RUBBER CONTRACTS, TYRE MARGINS EXPAND

about 2 years ago
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By Ruma Dubey

Rubber farmers in Thailand, one of the world's biggest exporters of natural rubber, threatened on Friday (Nov 10) to protest in the capital Bangkok if the military government does not help to prop up falling prices of the commodity. Their cost of production is higher than the selling price of rubber. Thailand rubber prices have plummeted to about 48 baht, a fourth of the levels seen five years ago. In India, on 15th November, rubber prices hit a new 52-week low.

But what is very unusual this time around is that in 2018, we have been witnessing the increasing spread between the rubber prices in India and that quoted in Bangkok. As at 20th Nov’17, rubber price in India was at Rs.125/kg while that in Bangkok was at Rs.101/kg. Little wonder then that tyre companies are grinning ear-to-ear.

Under the current circumstances, naturally they will import the cheaper rubber but even in India, the prices are at a year low. This means stocking would give them a price advantage, be it procured from India or imported.

Price of rubber has a direct impact in tyre companies as 40-50% of their cost is on account of this main raw material. One should expect margins to spurt. But wait, it might be a trailblazing runaway jump as the lower price of rubber could be offset to some extent by the higher crude price. Crude derivatives are also inputs for tyre companies and that makes up for around 25% of the costs. But because the slump in rubber price is much higher than the rise in crude price, tyre companies will continue to have an advantage.

Rubber is a cyclical trade. Rubber tree saplings take 7-10 years to mature after which a sticky, cream-like sap is used to produce tyres and other goods. Those in the industry say that major rubber producers will soon be unable to supply sufficient quantities of rubber to tyre factories in China and other importing countries because rubber saplings have not reached the right age for harvesting. Thailand, along with Indonesia and Malaysia, produce nearly 70% of the world’s natural rubber. 

And the best news is that – prices are expected to slump further. This is based on the fact that in coming days, supply of rubber will go up as October to January is the time when peak tapping happens. Over and above all this, rubber suppliers were sitting on stocks, holding on to its, expecting prices to go up and with their calculations going for a toss, this supply of old stock is also coming into the market now. 90% of natural rubber in India comes from Kerala and while tyre makers rejoice, rubber cultivators are crying, urging the Govt to hike import duties, with some even demanding a complete ban on rubber imports.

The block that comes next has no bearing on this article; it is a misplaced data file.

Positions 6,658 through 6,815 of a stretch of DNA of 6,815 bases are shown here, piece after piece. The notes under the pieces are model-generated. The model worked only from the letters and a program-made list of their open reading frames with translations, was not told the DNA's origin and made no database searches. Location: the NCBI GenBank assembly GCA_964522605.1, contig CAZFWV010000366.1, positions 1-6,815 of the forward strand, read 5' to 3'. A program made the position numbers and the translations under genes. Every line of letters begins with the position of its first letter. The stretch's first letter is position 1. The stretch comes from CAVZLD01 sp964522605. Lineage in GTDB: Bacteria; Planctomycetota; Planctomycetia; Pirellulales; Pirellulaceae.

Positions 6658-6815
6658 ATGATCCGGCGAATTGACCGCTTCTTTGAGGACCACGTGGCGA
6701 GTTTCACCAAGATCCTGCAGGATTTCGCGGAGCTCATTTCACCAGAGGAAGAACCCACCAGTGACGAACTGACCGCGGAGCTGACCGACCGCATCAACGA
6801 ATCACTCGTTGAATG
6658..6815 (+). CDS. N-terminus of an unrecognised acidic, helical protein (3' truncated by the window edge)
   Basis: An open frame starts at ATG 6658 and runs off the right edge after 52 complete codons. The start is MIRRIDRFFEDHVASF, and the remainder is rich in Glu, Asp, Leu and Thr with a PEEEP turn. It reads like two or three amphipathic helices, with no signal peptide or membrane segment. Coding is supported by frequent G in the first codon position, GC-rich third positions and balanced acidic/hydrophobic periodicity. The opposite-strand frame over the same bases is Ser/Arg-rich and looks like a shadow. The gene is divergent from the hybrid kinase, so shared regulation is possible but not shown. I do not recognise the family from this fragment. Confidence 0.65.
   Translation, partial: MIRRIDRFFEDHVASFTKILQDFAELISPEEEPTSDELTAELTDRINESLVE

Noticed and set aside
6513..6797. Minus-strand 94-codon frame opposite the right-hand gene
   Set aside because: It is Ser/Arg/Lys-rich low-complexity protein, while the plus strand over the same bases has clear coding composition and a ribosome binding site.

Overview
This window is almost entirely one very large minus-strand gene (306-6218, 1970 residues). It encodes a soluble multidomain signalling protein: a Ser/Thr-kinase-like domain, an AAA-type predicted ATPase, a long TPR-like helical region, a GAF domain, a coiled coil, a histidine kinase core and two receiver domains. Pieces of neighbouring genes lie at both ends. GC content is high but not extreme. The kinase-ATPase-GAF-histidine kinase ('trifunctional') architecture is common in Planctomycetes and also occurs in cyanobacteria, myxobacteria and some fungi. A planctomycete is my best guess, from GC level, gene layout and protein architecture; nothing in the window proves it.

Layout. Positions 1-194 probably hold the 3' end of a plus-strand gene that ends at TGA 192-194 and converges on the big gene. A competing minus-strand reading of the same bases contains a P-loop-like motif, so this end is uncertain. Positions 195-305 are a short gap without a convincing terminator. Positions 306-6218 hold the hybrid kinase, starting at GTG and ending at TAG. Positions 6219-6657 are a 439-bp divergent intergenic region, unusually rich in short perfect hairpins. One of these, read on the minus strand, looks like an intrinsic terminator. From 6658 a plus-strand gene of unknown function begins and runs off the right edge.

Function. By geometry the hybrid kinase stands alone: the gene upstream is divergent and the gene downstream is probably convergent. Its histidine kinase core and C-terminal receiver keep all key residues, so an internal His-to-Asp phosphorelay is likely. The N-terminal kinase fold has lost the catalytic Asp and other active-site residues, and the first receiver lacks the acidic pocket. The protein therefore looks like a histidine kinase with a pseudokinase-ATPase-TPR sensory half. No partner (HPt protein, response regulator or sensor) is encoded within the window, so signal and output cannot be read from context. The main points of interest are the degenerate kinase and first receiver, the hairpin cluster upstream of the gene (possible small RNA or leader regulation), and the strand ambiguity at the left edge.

All this translates into? Price of rubber is not going to go up in a hurry. We will witness a buyers market and this means good times for tyre makers in the coming quarter. Look at Ceat. In Q2FY18, the company’s EBITDA was at Rs.181 crore, up 211% (QoQ) while EBITDA margins rose to 11.9% v/s 4% in previous quarter. Its raw material cost has come down 16%  (QoQ). Ditto for Balkrishna Industries, whose raw material cost was sequentially down just a little over 1%. JK Tyre too reported a 16% drop in raw material prices on QoQ while that of  TVS Srichakra was down 11%, Apollo Tyres was down 9%  and MRF was down 6%.  

In Q2FY18, the raw material cost eats away around 60% of MRF’s total sales, Apollo at 49%, Balkrishna at 45%, Ceat at 53%, JK Tyre at 56% and TVS Shrichakra at 54%. If price of rubber remains around the same levels or climbs down further, the margins of tyre companies are expected to see a straight improvement of 10-13%. To boost volumes, companies might lower rates but they are sure to retain the lion’s share of the margin for themselves. H2FY18 could see direct benefits of the same.

Along with the lower rubber price, wth the auto sector also doing pretty good, weak demand in China and the Govt bringing back the anti-dumping duty to fend off cheaper Chinese tyres has made the overall outlook for the tyre sector robust.

Yes, the road ahead for tyre companies currently looks good, with a beautiful vista on the horizon.

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